- Excerpt from Horses

Next, he headed into outlaw territory in Wyoming. One of his goals for the trip was to find famous outlaw Butch Cassidy, and he did indeed encounter Cassidy and visited some of the West’s most notorious hideouts such as Robber’s Roost and Hole in the Wall.

After navigating his way through Navajo and Apache territory, he found himself lost in Canyon Dolores in Colorado. He made a deal with a Navajo chief for a guide, but then he got lost once again on the edge of a desert and nearly succumbed to the heat until one of his horses bolted, leading him to the Mormon Oasis of Tuba.

He made his way to the Colorado River and then passed through Phoenix, Ariz. He became lost again after leaving the city, but eventually found the Mexican border just as a small war began. The border was lined with troops, so he hired a guide to take him around the fighting. The man robbed him, however, and left him with only one saddle horse and packhorse. He arrived in Mexico City on January 1, 1900, approximately 200 days after he began.

Pocock wrote about his journey for a publication called Lloyd’s Weekly Newspaper in 1900. You can still read all of the clippings.

The Legion Of Frontiersman

The Boer War drew Pocock back to England, and he enlisted in the army. He attained the rank of Captain after the war ended. Pocock then decided to organize a field intelligence corps to provide information for the British military. On Boxing Day (Dec. 26) in 1904, a letter appeared in major London newspapers calling for men who had experience of work or action abroad to come together for comradeship and service to the state in times of need, and the Legion of Frontiersmen was born.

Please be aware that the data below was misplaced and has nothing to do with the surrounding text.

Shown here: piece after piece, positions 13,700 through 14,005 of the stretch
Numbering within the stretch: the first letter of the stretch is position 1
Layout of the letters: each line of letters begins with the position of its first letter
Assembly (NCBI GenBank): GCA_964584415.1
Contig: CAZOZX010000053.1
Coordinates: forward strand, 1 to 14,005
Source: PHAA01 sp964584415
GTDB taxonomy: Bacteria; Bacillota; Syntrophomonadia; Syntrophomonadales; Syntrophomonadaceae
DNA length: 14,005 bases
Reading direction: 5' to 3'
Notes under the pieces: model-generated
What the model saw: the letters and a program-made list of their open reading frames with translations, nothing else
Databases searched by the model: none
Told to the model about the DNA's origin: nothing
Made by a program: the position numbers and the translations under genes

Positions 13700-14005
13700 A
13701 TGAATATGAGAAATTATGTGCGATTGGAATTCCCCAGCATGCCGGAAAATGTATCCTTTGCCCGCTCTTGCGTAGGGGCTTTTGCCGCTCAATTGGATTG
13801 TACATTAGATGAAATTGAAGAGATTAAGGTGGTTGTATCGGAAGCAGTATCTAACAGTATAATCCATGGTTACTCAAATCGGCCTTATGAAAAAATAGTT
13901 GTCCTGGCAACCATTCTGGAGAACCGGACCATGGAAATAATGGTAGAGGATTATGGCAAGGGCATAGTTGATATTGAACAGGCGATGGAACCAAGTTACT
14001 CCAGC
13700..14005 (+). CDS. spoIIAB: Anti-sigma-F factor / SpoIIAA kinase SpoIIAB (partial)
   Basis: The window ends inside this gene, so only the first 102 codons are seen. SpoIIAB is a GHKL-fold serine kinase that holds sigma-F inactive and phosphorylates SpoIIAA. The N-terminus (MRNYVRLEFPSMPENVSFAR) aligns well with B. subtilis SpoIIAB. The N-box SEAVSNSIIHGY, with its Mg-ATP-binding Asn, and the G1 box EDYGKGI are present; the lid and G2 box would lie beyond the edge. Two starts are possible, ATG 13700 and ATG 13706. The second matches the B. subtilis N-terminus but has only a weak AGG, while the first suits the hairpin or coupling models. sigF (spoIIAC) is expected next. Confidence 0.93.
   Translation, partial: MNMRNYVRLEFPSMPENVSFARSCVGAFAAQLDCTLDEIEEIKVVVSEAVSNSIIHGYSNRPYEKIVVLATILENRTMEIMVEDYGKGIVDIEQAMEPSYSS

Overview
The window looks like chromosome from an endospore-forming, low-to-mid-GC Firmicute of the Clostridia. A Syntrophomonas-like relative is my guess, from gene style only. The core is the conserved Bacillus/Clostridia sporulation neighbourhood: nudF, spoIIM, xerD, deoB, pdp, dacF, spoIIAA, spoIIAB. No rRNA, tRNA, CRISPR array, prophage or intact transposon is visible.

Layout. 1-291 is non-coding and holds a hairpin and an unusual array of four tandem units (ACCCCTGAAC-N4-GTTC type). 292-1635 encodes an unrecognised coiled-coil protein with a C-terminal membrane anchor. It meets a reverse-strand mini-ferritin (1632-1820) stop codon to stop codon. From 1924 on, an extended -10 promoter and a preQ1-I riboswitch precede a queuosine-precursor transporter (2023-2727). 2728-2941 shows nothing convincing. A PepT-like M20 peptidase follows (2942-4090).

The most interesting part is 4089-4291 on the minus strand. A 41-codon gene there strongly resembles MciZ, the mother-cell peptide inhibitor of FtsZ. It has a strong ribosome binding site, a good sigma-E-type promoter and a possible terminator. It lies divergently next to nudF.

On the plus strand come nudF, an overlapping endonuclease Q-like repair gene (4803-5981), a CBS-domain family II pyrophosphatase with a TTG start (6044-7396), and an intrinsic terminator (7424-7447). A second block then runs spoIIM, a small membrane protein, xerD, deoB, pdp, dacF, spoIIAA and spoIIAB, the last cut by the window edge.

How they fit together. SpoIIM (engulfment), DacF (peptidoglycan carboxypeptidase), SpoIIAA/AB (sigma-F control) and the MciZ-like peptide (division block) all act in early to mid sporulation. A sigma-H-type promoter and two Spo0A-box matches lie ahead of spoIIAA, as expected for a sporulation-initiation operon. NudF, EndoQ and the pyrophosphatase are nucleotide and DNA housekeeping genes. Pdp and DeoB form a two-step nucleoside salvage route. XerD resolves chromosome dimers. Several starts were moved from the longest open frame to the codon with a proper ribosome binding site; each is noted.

He served during World War I, and while stationed in the trenches, he wrote much of Horses. His purpose for writing the book was to preserve equine knowledge in the face of equine cruelty. More than 300,000 horses had been destroyed during the Boer War, which only made the equine population even more at risk during WWI.

“In the world where the horse lives there is one god. This god is only a human creature, soldier by trade, stockrider, groom, or drayman, but from him all things proceed. So far as the horse knows his god made the girth gall and the harness, the oats and the weather, and most certainly provides a lump of salt to lick, a canter over turf, or any other little scrap of Heaven which falls into the world. So he hates his god or loves him, fears or trusts him, trying always to believe in him, even if he has at times to kick the deity to make sure he is really divine.”

- Excerpt from Horses

Pocock’s fantastic journey ended on Nov. 12, 1941, and not one person could say that his 76 years were anything but full to the brim of adventure. He traveled the world, wrote dozens of books, rallied his peers into action and is still inspiring people like me 70 years after his death.

“I have ventured to write about horses just because I love them,” he wrote in the opening pages of his book. And while my own personal journey is moving me in a new direction, I find that I share many of the passions and much of the determination that Pocock displayed in his incredible life.

I will no longer be penning these weekly blogs, but rest assured that the journeys into the attic will continue, as I have passed on my headlamp, GPS unit and dust mask to the next fresh-faced intern ready to tackle the incredible history and stories the horse has provided us.

 

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aldan
2 years 29 weeks ago